ImmunityBio Trying To Find Solid Ground

Losses Pile Up

ImmunityBio’s latest Securities and Exchange Commission filings show a company still working to establish profitable operations while shining a light on the company’s purchase of a Dunkirk manufacturing facility from Athenex.

The early May filing with the SEC shows ImmunityBio losing $102,998,000 in the first three months of 2022 compared with a loss of $80,481,000 over the same time period in 2021. The company has lost $2.1 billion since it was founded, with losses coming from the costs of ongoing clinical trials and operations and research and development programs.

Company officials say they will need additional financing to pay for operations and complete development and commercialization of its various potential products. ImmunityBio is $609 million in debt while holding cash, cash equivalents and marketable securities totaling $193.2 million through March 31, 2022.

“From inception through the date of this Quarterly Report on Form 10-Q, we have generated minimal revenue from non-exclusive license agreements related to our cell lines, the sale of our bioreactors and related consumables and grant programs,” ImmunityBio officials wrote in the SEC filing. “We have no clinical products approved for commercial sale and have not generated any revenue from therapeutic and vaccine product candidates that are under development. We have incurred net losses in each year since our inception and, as of March 31, 2022, we had an accumulated deficit of $2.1 billion. Our net losses attributable to ImmunityBio common stockholders were $102.8 million and $79.6 million for the three months ended March 31, 2022, and 2021, respectively.”

The company currently has eight first-in-human treatments being studied in 27 clinical trials — 18 of which are in Phase 2 or Phase 3 development. Those studies include treatments for liquid and solid tumors, includng bladder, pancreatic and lung cancers.

“These are among the most frequent and lethal cancer types for which there are high failure rates for existing standards of care or, in some cases, no available effective treatment,” company officials said in the SEC filing. “In infectious disease,our pipeline currently targets such pathogens as the novel strain of the coronavirus (SARS-CoV-2) and humanimmunodeficiency virus (HIV).”

ImmunityBio completed acquisition of the former Athenex manufacturing plant on Feb. 14, 2022, paying $40 million in cash to Athenex and an additional $500,000 in what are termed as transaction costs. Immunity Bio is technically the tenant in the facility and is paying rent to the Fort Schuyler Management Corporation, a non-profit corporation based out of the SUNY Polytechnic Institute in Albany.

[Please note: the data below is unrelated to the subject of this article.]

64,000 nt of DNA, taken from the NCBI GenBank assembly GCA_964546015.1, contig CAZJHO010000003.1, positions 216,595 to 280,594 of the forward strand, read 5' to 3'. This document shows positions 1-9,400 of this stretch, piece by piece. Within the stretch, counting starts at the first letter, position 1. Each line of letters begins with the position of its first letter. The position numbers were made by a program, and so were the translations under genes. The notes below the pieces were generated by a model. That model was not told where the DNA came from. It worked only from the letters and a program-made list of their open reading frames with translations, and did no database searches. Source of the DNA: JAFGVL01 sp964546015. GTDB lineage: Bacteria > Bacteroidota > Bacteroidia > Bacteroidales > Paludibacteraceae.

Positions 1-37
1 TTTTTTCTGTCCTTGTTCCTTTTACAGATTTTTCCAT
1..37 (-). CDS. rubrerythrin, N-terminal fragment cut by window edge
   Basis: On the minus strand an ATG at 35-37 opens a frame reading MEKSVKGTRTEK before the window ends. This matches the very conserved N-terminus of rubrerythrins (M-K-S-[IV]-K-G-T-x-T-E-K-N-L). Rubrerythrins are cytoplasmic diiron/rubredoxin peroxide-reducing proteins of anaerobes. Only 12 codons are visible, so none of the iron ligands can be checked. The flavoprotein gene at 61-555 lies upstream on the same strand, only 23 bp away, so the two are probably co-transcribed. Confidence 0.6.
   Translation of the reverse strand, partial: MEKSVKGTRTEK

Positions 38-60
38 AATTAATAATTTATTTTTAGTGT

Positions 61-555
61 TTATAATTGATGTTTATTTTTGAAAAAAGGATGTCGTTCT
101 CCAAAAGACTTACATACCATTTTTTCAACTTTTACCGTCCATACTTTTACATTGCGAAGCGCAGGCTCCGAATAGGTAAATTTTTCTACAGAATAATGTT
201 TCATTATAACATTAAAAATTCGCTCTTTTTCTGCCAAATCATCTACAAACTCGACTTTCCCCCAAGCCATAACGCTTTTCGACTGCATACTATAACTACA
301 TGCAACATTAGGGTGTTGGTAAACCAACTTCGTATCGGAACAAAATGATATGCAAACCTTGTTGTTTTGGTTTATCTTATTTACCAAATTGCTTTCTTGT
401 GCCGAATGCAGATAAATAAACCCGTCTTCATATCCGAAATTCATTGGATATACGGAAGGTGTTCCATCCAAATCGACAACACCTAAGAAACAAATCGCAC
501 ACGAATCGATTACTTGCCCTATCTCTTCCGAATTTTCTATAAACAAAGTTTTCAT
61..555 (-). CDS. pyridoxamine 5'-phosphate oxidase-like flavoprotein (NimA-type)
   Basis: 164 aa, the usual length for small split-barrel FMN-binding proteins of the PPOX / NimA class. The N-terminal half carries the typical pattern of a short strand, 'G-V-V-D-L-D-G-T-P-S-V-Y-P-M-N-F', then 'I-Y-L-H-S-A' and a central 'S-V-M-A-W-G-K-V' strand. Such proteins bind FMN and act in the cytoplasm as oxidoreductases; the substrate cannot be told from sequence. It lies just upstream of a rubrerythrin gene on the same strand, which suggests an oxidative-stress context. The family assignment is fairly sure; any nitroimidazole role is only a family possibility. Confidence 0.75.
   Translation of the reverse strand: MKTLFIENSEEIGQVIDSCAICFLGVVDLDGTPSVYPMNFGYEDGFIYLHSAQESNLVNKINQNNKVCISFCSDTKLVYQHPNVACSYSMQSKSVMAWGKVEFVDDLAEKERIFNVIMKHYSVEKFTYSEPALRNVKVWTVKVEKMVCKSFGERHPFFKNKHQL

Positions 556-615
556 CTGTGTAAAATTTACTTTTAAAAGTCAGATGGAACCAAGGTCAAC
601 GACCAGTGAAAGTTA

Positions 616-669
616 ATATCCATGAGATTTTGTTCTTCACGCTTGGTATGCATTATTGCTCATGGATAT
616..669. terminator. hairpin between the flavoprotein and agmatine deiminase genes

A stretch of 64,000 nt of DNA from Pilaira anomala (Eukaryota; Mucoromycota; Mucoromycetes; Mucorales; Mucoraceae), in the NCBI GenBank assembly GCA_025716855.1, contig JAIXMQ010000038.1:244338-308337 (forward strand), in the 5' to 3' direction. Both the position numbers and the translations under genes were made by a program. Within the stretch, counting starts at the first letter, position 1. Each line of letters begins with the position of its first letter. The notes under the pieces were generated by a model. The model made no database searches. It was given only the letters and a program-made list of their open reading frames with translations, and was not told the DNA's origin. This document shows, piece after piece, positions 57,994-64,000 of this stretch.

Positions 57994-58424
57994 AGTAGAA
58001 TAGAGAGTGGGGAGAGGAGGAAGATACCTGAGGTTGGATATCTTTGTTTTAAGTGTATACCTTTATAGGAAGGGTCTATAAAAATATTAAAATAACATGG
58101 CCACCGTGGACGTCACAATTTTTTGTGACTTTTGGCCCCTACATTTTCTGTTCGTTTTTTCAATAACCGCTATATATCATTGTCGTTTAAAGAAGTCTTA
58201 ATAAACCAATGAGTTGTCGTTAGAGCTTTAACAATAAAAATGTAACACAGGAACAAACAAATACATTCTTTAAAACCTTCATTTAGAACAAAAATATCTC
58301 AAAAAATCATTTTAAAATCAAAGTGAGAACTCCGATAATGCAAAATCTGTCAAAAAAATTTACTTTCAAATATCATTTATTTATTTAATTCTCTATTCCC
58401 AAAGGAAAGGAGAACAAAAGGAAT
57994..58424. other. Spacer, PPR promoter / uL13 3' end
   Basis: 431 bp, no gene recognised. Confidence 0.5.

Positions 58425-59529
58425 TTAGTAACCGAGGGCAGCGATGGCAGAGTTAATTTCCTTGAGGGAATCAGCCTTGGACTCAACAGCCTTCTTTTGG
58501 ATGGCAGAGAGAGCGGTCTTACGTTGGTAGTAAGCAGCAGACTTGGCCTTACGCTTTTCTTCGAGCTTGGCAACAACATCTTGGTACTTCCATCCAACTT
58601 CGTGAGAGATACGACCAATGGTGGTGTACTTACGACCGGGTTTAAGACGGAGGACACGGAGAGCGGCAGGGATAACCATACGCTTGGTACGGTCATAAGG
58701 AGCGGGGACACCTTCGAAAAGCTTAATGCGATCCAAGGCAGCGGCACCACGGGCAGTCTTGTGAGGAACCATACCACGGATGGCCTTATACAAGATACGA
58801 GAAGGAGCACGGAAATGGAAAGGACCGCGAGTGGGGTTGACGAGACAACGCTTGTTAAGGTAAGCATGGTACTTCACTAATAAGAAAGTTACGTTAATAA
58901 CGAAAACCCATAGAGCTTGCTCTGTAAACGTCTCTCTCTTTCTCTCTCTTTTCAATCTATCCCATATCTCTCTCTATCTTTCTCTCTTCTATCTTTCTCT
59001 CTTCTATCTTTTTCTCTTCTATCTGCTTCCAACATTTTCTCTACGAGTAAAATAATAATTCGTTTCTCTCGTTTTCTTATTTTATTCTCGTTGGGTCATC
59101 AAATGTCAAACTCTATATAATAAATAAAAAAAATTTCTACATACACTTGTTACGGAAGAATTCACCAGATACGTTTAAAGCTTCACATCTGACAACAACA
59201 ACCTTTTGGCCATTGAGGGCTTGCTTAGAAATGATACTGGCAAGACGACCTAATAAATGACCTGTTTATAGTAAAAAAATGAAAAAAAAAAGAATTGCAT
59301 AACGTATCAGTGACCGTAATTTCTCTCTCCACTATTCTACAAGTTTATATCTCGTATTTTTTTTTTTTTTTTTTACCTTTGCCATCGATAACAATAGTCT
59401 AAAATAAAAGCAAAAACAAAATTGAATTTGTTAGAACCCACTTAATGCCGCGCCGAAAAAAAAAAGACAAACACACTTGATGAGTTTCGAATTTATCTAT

ImmunityBio is leasing the facility for $2 a year for an initial 10-year lease with an option to renew the lease with largely similar terms for another 10 years.

The transaction included ImmunityBio’s assumption of Athenex’s third-party agreements. ImmunityBio plans to spend $1.52 billion on operational expenses at the Dunkirk plant in the first 10 years of the lease and an additional $1.5 billion if the lease is extended. The initial 10-year lease ends Sept. 30, 2031.

“We also committed to hiring 450 employees at the Dunkirk facility within the first five years of operations, with 300 such employees to be hired within the first 2.5 years of operation,” ImmunityBio stated in the SEC filing. “We are eligible for certain sales tax exemption savings during the development of the Dunkirk facility, and certain property tax savings over the next 20 years, subject to certain terms and conditions, including performance of certain of the obligations described above.”

Unlike some companies, ImmunityBio hasn’t seen an adverse impact to its business from COVID-19, though company officials did note the pandemic may create problems for ongoing and planned clinical trials needed to bring its products to market. An economic downturn could also make it more difficult for ImmunityBio to begin making money.

“If the financial markets and/or the overall economy are impacted for an extended period, our results may be adversely affected,” the filing states. “In addition, we anticipate that enrollment of patients in certain studies will likely take longer than previously forecasted and that our clinical trials may require additional time to complete which would in turn impact the timeline of BLA submissions of our product candidates and subsequent revenue generation. These factors have been accounted for in the company’s anticipated upcoming milestones. During any such delays in our clinical trials, we will continue to incur fixed costs such as selling, general and administrative expenses and operating expenses related to our laboratory, GMP manufacturing, and office facilities.”


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